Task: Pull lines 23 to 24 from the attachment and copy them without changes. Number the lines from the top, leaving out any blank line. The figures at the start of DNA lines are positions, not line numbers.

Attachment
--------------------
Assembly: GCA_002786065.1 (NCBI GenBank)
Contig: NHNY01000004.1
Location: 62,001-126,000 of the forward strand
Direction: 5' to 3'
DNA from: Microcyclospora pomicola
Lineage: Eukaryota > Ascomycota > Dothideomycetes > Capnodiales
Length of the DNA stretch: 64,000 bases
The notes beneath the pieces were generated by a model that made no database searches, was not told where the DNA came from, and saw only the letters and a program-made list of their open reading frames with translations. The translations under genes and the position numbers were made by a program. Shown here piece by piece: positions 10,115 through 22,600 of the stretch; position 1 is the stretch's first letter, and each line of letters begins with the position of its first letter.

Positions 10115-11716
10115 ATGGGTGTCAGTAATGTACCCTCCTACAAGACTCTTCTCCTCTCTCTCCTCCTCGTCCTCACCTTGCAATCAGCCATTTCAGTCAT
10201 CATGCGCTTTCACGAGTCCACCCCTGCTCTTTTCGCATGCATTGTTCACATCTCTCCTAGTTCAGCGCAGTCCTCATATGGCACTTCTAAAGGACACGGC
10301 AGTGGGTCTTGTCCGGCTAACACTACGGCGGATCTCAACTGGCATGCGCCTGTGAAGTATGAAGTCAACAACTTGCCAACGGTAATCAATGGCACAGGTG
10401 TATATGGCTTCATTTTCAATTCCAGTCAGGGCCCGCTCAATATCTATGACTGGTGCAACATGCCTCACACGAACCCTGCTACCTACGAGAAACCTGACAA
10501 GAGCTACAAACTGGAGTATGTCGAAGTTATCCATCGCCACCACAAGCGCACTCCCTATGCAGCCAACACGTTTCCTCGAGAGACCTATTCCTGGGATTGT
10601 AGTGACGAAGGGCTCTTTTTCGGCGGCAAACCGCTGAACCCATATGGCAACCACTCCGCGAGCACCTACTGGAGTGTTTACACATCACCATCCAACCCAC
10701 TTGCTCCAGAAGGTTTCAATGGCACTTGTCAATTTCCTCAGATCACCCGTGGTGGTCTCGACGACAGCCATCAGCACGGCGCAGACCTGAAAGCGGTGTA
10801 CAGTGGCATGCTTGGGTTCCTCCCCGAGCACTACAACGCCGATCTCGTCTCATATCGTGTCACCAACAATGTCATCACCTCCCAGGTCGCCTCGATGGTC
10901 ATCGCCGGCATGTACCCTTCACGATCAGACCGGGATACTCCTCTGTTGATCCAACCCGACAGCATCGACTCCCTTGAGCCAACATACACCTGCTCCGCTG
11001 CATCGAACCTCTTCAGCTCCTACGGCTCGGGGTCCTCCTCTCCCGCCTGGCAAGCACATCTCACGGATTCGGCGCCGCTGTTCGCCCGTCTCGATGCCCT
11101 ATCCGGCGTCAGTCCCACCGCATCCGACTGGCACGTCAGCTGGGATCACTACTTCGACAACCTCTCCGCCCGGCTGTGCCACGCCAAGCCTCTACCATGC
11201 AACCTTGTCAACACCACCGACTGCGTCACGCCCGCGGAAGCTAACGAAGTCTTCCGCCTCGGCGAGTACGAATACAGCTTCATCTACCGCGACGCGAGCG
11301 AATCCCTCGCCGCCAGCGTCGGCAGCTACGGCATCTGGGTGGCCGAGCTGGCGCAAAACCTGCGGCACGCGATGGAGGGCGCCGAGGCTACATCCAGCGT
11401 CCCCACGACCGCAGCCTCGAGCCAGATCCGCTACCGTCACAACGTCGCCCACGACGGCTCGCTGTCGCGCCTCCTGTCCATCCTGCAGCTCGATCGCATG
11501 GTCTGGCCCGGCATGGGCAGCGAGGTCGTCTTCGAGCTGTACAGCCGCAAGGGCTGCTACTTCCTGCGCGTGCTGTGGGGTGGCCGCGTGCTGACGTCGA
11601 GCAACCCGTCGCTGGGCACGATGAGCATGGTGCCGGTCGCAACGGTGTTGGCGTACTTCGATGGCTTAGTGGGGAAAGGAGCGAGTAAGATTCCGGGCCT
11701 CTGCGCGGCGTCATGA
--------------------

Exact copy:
11401 CCCCACGACCGCAGCCTCGAGCCAGATCCGCTACCGTCACAACGTCGCCCACGACGGCTCGCTGTCGCGCCTCCTGTCCATCCTGCAGCTCGATCGCATG
11501 GTCTGGCCCGGCATGGGCAGCGAGGTCGTCTTCGAGCTGTACAGCCGCAAGGGCTGCTACTTCCTGCGCGTGCTGTGGGGTGGCCGCGTGCTGACGTCGA